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the last fourteen years ? We have not as however, correct, for India furnishes most doubt but that in so far as they have been of the countries bordering on it. India, no used as money—and that is their main em- doubt, is a great importer, because it has ployment—they have acted as stimulants to neither gold nor silver of its own. To call it the production of new wealth, and been them- a sink on this account is not a whit better selves absorbed in its representation. In a than to call it a sink of copper, tin, and zinc, word, the wealth of the whole world, or at none of which it produces itself, but which least of all the civilized parts of it, has been it imports largely, and does not re-export. increased by a sum equal to double the China, which has both gold and silver of its amount of the gold and silver which has own, and all the metals just referred to, imbeen of late years poured into it.

ports and exports gold and silver at its conEvidences of the prosperity produced by venience, like any European country. the influx of the precious metals is readily

Much of the silver of France, Germany, found. It has, as might be expected, been and other parts of Europe has been sent to most striking at the sources of discovery, India and China and replaced by gold, and California and Australia. There the wages this is supposed to have contributed to keep of labor have been more than doubled, and up the price of gold, and to account for the the population more than trebled. Austra- absence of depreciation in it. But the opera lia, with a population of 1,200,000, consumes ation is a mere transfer of localities produced at their English valuation £10,000,000 worth | by the demands of trade, leaving the quantiof British and colonial productions, besides ties of the two metals just what they were ; much received from India, its islands, China for the wide world, and not France and Gerand Western America. The history of the many, is the market of the precious metals. world affords no example of such prosperity In one quarter, and to our very great surwithin so short a time. Both there and in prise, we find the gold of California (about California flourishing and populous towns £180,000,000) supposed to have been abhave arisen, whose very foundations were sorbed in replacing the paper money of the hardly laid before the gold discoveries.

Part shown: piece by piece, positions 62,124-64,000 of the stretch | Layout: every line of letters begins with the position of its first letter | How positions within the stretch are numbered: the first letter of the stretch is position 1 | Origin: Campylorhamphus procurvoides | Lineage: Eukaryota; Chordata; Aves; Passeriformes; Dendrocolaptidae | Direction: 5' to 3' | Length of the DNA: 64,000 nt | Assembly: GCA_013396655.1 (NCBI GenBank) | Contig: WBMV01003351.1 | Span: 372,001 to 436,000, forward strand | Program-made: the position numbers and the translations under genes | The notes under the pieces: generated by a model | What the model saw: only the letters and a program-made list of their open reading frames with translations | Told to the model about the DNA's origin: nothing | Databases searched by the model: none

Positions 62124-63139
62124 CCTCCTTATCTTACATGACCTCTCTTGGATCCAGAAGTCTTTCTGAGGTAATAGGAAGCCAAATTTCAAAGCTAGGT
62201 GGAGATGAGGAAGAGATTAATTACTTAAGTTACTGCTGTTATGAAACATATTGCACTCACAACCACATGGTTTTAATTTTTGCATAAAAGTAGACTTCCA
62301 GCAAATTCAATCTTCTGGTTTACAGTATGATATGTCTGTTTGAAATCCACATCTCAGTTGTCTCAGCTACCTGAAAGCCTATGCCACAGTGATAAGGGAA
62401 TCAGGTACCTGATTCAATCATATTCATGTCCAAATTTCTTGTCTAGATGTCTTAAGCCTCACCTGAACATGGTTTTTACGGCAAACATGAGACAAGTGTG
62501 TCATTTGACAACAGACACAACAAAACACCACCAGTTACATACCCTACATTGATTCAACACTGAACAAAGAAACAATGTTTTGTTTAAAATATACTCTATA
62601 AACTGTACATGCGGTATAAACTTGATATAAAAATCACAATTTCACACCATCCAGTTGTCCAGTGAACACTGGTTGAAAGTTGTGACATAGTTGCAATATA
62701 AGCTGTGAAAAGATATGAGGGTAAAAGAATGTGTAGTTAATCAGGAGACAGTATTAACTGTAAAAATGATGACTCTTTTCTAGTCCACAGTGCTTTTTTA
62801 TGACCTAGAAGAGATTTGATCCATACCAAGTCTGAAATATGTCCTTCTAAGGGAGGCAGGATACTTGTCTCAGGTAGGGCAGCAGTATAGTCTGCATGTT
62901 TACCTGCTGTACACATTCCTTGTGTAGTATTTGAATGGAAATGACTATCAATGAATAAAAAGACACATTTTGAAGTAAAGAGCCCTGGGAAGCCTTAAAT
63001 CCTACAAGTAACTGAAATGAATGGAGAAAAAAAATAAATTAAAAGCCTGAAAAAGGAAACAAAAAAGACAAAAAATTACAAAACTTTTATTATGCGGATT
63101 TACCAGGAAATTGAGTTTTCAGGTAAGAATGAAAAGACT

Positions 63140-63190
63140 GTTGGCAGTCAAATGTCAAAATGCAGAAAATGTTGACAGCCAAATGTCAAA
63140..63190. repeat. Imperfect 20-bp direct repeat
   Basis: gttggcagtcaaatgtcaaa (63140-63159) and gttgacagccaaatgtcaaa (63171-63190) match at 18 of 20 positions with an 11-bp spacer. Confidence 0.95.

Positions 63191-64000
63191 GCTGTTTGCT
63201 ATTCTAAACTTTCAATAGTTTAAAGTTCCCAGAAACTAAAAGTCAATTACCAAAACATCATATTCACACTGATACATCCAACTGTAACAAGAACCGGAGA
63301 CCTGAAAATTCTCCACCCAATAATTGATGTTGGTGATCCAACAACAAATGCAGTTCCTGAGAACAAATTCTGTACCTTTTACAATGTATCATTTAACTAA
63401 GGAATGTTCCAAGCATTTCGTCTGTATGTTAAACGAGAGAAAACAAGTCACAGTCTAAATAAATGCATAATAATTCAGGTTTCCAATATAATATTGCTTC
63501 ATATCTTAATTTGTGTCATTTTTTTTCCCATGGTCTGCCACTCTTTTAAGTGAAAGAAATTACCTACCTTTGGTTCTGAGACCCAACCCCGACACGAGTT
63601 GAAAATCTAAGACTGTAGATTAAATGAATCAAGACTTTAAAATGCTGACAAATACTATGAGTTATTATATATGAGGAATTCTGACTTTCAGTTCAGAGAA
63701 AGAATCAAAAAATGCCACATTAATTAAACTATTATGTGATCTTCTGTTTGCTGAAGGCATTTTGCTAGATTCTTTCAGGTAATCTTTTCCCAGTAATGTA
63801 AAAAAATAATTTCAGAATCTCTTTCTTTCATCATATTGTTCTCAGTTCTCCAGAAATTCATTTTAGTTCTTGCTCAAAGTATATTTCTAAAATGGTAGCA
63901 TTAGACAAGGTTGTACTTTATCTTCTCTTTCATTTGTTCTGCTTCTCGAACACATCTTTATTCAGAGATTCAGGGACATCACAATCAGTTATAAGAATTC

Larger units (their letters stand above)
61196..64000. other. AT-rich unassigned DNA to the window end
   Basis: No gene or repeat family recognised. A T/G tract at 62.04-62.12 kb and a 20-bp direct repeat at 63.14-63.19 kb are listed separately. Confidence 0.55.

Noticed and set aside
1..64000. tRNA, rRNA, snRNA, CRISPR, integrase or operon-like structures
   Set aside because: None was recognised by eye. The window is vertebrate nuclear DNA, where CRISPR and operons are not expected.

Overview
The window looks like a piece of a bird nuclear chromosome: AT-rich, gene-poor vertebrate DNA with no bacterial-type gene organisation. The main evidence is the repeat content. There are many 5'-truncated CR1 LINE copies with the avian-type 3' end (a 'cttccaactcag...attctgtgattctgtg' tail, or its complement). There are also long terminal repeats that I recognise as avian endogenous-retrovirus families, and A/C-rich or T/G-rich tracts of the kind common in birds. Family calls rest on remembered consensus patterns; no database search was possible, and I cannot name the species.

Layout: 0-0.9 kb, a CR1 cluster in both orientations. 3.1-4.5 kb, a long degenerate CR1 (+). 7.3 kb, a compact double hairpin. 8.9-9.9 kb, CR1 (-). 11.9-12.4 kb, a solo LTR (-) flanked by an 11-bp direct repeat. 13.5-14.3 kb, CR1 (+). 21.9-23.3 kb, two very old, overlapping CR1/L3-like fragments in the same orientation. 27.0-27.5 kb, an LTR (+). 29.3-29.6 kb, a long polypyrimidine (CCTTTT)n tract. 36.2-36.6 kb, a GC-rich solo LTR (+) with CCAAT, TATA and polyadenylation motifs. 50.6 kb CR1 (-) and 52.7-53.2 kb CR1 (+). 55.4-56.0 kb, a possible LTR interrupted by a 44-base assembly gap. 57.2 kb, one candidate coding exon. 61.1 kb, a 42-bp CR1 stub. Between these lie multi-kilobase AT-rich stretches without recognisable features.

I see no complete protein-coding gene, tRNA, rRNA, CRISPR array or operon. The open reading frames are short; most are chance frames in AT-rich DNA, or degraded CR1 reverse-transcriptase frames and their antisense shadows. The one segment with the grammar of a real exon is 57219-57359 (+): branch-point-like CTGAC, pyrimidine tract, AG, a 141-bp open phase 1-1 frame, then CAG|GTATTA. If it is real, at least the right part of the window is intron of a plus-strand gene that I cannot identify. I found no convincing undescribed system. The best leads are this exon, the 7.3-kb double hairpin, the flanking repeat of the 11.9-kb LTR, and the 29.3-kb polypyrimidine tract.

United States of America. But the paper With ourselves, our imports and our ex- money of America is far more abundant at ports have both been doubled,—a result un- this moment than it was before the gold disknown at any previous period of our com-coveries, and gold, by the latest accounts, at mercial history within so brief a time. Eren a premium of twenty-nine per cent and promthe wages of labor have risen, without any ising to be at a much higher one. rise in the cost of the necessaries of life. If the new gold and silver were to undergo What is still more remarkable, the wages of depreciation from excess of quantity, that labor have greatly risen in stagnant India, result ought to have happened long ago, while where they had been fixed and stationary for the supply was at the highest point and the many a century—all the work of the many market for it at the narrowest. Now that the millions' worth of silver which Britain has supply is stationary and the market greatly poured into it for the last ten years. expanded, we must come to the sure conclu.

To the minor causes which have contrib. sion that there is no chance at all of depreuted to the consumption of the new gold and ciation. Fixed incomes, then, will suffer silver, we attach little importance, because nothing ; debtors will not be afforded an opthey are only the same which have always portunity of paying their debts in sovereigns been in operation, and now only greater be- intrinsically worth only ten shillings, nor will cause there is more gold and silver to con- the nation be able to pay off half its debt by

There is more of gold and silver used defrauding its creditors of half their incomes. in the arts, but simply for no other reason Allowing the handsome sum of £60,000,000 than because there are more persons than for plate and jewelry, the world, according before that can afford to purchase plate and to our view, is by a thousand millions sterjewelry. India has been called a sink of the ling richer than it was fourteen short years precious metals, because it receives much and ago, --consequently more powerful, and, let and exports none; the last conclusion is not, us hope, not less virtuous and happy.